Every generation has had its major challenges to contend with, but the uniqueness of some of the issues Generation Z (those born in the mid-1990s and later) are dealing with, coupled with the fact that they're still in the throes of emotional development, are causing them quite a bit of stress. In fact, they seem to be far more stressed than their elders.
The American Psychological Association (APA) released a report in October detailing the findings of its 12th annual Stress in America survey, which was conducted in August 2018. Nearly 3,500 Americans over age 18 were surveyed, as well as an additional 300 15- to 17-year-olds.
The report showed that 27 percent of Gen Z members reported that their mental health was poor, compared with 15 percent of Millennials (Generation Y), 13 percent of Gen Xers and 7 percent of Baby Boomers. A whopping 90 percent of Gen Z members between the ages of 18 and 21 said they had experienced physical or emotional symptoms of stress, such as feeling depressed or sad, lack of interest or motivation, or feeling nervous or anxious. On the plus side, Gen Zers are also more likely than other generations to have received treatment or therapy from a mental health professional.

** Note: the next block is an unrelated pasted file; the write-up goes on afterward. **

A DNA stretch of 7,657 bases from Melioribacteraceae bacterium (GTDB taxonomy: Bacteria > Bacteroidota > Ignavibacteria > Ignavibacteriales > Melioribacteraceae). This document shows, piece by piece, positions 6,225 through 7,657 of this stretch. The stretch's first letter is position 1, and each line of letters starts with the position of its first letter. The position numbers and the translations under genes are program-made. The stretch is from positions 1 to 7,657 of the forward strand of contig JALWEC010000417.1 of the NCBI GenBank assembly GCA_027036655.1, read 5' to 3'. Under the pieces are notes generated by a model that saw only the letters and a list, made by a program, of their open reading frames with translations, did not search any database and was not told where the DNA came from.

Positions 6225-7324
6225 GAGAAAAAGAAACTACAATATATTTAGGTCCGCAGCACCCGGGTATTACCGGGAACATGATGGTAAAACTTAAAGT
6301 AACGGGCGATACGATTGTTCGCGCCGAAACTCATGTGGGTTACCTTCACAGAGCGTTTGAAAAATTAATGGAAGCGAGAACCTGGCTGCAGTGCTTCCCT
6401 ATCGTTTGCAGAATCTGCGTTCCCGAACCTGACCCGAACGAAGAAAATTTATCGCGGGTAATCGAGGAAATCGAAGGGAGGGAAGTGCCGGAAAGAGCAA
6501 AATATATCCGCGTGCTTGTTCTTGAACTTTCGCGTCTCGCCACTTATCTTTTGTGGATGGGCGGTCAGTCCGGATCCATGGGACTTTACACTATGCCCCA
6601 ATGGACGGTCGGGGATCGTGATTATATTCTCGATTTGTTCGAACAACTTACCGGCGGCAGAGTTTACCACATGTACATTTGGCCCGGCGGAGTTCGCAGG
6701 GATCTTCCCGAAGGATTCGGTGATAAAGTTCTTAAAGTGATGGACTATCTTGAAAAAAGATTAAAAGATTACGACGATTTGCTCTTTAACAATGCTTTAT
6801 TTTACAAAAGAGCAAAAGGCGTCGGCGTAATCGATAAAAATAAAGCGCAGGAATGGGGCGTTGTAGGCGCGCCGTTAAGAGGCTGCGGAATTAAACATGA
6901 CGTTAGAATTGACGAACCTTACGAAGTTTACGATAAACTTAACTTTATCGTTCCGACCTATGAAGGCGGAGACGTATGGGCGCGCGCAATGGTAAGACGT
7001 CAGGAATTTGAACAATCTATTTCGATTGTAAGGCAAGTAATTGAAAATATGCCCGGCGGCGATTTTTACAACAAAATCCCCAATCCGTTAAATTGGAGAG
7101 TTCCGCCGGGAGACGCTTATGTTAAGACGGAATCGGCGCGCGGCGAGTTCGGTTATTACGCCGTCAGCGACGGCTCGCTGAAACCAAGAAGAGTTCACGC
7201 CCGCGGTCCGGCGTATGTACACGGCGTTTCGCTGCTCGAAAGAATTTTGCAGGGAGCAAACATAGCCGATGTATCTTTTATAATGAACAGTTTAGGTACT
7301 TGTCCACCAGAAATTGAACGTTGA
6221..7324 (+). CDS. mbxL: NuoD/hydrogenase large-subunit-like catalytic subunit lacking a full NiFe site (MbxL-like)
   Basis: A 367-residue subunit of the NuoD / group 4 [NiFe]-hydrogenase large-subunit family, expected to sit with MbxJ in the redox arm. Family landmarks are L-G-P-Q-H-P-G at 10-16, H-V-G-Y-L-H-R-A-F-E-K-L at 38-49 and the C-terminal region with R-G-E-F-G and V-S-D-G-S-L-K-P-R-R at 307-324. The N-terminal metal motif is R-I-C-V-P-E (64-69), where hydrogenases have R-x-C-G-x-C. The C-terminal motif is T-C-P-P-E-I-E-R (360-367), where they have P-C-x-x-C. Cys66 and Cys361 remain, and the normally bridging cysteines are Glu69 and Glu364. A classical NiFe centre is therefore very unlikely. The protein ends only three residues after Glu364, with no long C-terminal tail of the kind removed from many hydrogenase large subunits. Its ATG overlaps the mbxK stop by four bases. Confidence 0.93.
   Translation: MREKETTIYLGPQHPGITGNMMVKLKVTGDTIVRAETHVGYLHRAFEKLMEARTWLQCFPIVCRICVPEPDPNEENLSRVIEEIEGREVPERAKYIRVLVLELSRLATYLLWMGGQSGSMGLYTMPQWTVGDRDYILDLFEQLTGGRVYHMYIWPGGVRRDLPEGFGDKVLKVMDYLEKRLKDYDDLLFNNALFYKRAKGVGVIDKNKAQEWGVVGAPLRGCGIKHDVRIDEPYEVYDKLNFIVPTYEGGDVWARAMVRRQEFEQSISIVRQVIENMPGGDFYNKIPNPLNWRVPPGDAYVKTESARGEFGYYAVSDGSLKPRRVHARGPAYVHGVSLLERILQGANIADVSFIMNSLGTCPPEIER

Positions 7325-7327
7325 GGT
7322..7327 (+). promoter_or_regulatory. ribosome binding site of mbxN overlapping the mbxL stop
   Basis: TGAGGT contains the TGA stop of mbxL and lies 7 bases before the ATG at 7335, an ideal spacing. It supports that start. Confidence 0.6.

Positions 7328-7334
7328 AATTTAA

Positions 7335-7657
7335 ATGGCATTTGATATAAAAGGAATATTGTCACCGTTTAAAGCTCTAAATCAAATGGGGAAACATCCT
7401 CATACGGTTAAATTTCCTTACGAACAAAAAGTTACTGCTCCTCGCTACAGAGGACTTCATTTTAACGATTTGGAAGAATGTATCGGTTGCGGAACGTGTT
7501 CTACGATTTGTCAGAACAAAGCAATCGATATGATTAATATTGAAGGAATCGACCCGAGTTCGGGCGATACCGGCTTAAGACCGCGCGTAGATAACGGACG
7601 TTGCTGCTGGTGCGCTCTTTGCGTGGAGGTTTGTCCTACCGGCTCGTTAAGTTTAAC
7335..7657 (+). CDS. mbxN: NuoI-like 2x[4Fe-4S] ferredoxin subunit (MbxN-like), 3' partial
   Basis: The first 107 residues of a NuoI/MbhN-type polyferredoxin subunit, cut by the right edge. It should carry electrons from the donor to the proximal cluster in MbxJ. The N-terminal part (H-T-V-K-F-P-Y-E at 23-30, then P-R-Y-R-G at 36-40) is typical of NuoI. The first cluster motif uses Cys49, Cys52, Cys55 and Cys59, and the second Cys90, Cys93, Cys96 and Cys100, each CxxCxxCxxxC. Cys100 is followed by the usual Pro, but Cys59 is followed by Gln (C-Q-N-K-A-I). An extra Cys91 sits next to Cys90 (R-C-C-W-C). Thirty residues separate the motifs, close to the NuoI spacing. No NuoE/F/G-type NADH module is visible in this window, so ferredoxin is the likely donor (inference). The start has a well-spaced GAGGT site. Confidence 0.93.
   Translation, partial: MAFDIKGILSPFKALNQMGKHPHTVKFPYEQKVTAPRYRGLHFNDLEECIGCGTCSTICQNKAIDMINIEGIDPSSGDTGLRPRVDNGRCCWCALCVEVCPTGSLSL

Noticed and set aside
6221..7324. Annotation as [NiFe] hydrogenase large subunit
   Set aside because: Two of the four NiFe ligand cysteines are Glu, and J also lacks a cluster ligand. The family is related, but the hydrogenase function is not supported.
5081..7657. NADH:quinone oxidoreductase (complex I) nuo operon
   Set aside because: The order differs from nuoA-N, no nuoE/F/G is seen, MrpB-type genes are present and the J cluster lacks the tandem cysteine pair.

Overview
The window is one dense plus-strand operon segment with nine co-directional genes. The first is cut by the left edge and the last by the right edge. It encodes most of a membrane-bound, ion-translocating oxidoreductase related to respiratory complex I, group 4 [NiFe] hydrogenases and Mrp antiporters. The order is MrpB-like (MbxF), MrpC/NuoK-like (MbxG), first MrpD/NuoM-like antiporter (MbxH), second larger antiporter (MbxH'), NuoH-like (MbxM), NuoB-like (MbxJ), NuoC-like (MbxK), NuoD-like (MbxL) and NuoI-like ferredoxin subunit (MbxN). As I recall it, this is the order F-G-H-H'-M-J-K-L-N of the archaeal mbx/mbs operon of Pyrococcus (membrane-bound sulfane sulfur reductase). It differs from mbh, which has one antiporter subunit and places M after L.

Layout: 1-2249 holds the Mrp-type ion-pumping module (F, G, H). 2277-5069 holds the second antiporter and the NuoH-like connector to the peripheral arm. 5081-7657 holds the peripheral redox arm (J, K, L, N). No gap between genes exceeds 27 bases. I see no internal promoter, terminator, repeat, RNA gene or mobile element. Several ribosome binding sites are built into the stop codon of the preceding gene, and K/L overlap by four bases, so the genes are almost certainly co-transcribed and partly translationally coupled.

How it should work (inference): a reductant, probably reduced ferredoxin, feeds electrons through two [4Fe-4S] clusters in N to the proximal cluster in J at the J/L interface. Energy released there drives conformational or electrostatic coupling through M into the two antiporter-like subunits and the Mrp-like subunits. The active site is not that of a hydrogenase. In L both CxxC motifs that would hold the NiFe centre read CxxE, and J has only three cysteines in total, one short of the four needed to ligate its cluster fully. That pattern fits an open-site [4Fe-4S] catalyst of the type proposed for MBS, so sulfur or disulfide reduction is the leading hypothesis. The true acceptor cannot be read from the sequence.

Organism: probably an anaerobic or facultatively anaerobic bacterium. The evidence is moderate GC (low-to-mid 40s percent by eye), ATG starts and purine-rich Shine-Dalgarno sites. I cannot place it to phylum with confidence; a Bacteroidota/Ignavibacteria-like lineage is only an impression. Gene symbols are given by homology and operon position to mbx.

"This is the first time that we have been able to capture the voices of Gen Z, and our findings show that current issues in the national spotlight, such as mass shootings and sexual harassment, are significant stressors for this group," writes Lynn Bufka, PhD., Associate Executive Director of Practice Research and Policy at the APA in an email interview.